Under his pseudonym “Poor Richard” or “Richard Saunders”, Ben Franklin published Poor Richard’s Almanack annually from 1732 until 1757. Since almanacs were very popular in colonial times, Ben Franklin felt it was his duty to educate the public. In fact, it was common for the almanac to often be the only publication a person ever purchased. Poor Richard’s Almanack sold as many as 10,000 issues per year. Most notably, Poor Richard’s Almanack is memorable for Ben Franklin’s aphorisms and proverbs emphasizing frugality, good sense and hard work. You can view some scanned pages from original Poor Richard’s Alamanacs here.

“Take counsel in wine, but resolve afterwards in water.”
“Beware of little expenses: a small leak will sink a great ship.”
“Be always ashamed to catch thyself idle.”
-Benjamin Franklin

Book Discussion : "The Americanization of Benjamin Franklin"

Please join us for a discussion of The Americanization of Benjamin Franklin on Wednesday June 8, 2011: 7:00 pm to 8:30 pm -- Downtown Library: Multi-Purpose Room

Leading historian of the American Revolution Gordon S. Wood's illuminating portrait of BF is more of a study than a biography. It follows the twists and turns of Franklin's life - from the commoner to the gentlemen, from Royalist to Patriot - with great insight. We come to see Franklin as complex and often contradictory, and much more interesting than the "mythology that has blinded generations of American to the man he really was".

Author and Psychoanalyst Hans Keilson dies at 101

Hans Keilson, before he became a renowned author last year, was better known as a psychoanalyst and an expert in childhood trauma.

A German-born Jewish doctor, Keilson's medical career was halted with Hitler coming to power. Keilson fled to the Netherlands and joined the Dutch Resistance as counselor for children orphaned by the Holocaust.

His two books gained critical acclaim worldwide after author Francine Prose gave praise to Keilson's books in the New York Times. His first book, Comedy in a Minor Key, was first published in 1947 and re-released in 2010 was nominated for the National Book Critics Circle Award.

His second book, The Death of the Adversary, was published in 1959 and became an instant best seller. It gained a brief moment of attention in 1962 after being translated into English and was considered by New Times Magazine as one of the ten best books of the year.

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EMU Professor John G. McCurdy Discusses Ben Franklin's America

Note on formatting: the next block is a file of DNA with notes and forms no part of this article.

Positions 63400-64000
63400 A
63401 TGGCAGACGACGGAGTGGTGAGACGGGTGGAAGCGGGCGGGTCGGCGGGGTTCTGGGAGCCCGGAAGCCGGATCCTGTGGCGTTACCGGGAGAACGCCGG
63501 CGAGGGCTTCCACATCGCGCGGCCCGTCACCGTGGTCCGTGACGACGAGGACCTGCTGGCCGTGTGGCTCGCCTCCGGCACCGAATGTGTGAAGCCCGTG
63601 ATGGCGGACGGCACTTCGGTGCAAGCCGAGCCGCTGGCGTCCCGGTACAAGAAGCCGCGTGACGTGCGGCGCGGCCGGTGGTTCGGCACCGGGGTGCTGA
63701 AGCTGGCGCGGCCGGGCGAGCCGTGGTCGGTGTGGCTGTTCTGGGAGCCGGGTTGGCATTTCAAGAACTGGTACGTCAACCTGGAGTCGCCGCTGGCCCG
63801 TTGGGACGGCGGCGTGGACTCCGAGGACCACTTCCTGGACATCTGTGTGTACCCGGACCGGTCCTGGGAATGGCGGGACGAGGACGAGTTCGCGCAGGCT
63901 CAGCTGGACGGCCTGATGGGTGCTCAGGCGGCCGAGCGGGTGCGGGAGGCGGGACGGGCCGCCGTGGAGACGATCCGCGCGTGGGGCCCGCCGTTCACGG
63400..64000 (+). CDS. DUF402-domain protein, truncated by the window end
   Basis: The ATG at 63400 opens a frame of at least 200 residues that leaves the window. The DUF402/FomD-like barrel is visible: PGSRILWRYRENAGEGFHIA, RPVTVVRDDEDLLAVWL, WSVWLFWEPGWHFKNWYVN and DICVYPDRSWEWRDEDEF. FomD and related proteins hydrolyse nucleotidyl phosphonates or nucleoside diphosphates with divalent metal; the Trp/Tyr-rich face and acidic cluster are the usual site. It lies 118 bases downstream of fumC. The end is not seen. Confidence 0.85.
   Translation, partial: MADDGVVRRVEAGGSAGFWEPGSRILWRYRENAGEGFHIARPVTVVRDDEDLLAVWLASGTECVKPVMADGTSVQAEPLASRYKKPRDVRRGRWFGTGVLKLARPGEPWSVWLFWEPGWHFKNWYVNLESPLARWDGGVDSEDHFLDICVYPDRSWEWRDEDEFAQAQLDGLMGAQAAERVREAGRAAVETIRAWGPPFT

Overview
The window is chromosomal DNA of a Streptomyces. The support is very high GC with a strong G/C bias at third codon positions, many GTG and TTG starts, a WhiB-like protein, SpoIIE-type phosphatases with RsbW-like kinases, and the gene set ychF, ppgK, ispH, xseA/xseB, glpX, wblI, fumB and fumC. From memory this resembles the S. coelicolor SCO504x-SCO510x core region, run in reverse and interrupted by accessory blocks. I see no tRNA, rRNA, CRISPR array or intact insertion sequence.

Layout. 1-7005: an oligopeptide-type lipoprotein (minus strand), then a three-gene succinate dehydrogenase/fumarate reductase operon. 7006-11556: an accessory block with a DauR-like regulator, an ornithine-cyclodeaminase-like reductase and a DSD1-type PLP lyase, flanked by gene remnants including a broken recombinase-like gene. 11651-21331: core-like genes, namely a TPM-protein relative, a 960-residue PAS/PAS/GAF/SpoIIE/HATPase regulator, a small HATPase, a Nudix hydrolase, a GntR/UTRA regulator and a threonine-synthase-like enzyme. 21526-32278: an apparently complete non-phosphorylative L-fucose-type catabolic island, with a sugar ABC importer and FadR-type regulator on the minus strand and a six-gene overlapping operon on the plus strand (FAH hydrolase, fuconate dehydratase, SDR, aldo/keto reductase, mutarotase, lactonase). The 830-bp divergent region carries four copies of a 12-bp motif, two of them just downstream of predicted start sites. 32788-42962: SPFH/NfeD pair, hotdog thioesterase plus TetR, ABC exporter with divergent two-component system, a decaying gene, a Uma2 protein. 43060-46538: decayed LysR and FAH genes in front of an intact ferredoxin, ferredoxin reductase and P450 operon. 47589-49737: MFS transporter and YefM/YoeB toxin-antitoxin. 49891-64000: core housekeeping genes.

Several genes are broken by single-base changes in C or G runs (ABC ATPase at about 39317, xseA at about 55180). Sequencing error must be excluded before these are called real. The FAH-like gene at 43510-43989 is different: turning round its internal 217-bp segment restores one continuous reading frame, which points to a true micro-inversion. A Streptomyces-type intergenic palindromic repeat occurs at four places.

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Professor John G. McCurdy will be your guide back in time to the eighteenth-century world that Benjamin Franklin inhabited. Franklin's Boston, Philadelphia, and London were alive with divisive controversies, racial strife, and constant international tension. It was also a time of new media, new ideas, and the creation of the American self. Learn what lessons Ben Franklin's America has for us at the dawn of the millennium.

John G. McCurdy is an Associate Professor of History at EMU and author of "Citizen Bachelors: Manhood and the Creation of the United States" (Cornell, 2009).

Held in conjunction with the Downtown Library May 4 - July 8 exhibit, Ben Franklin: In Search of a Better World

Tuesday June 7, 2011: 7:00 pm to 8:30 pm -- Downtown Library: Multi-Purpose Room

The Boston Bequest

Gift of MoneyGift of Money Let's continue the story of the Benjamin Franklin bequest to Philadelphia and Boston. One of the outcomes of the Boston bequest was the establishment of the Franklin Institute of Boston, which is known today as the Benjamin Franklin Institute of Technology. It's interesting to learn about American history. Read more about Benjamin Franklin and other famous Americans using the Biography and Genealogy Master Index. Like Russel Crowe, are you curious about local history? Check out the "The Making of Ann Arbor" or "Ypsilanti Gleanings".

Celebrities love The Making of Ann Arbor

The Local History databases aren't just for Ann Arborites, international celebrities like them too! The AADL's resources got some national attention this weekend when Russell Crowe retweeted a link to our The Making of Ann Arbor database!

Ann Arbor has been a used as a film location for many years, which means we've had our fair share of celebrity visitors to our fair city. This weekend, actor Russell Crowe tweeted about enjoying a visit to Ann Arbor and asked his followers if they knew the origin of the name. Local History Databases to the rescue! Woo hoo!

As Russell and his followers soon found out, the origin of the name "Ann Arbor" is still hotly debated. Ann's Arbor? Annarbour? Depending on which tome you consult, the name has a different origin. There are a litany of possible Ann's from history that could hold the honor of having the city named after them but which one? The world may never know! But if you want to do your own research beyond The Making of Ann Arbor be sure and check out: